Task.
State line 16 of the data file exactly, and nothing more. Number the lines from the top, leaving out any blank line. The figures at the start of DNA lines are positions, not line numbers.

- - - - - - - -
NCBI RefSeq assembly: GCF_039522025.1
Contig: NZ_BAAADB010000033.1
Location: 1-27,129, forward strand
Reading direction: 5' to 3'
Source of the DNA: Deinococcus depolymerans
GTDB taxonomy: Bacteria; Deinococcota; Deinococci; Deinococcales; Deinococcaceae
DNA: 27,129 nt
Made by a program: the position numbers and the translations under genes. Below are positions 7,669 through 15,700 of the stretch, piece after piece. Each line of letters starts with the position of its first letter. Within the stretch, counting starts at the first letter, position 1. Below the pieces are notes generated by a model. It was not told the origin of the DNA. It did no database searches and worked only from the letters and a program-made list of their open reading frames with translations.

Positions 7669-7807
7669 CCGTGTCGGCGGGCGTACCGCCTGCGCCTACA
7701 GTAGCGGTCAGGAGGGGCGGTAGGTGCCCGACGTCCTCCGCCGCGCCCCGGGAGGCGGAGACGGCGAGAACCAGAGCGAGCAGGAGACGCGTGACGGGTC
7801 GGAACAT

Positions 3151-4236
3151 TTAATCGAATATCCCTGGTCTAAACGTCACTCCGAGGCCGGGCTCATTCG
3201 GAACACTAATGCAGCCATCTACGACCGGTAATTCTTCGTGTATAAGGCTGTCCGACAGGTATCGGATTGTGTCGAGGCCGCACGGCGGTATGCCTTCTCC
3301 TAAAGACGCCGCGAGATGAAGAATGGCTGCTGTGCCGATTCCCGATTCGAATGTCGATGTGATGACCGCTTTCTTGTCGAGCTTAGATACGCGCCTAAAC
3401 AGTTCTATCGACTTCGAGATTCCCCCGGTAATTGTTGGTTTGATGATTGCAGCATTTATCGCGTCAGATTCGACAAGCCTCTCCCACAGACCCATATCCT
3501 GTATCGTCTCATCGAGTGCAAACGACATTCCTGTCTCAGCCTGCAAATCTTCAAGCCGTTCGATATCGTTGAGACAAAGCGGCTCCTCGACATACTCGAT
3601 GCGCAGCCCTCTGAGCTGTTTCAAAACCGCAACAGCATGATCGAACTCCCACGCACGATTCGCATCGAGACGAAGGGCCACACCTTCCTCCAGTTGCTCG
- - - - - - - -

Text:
3301 TAAAGACGCCGCGAGATGAAGAATGGCTGCTGTGCCGATTCCCGATTCGAATGTCGATGTGATGACCGCTTTCTTGTCGAGCTTAGATACGCGCCTAAAC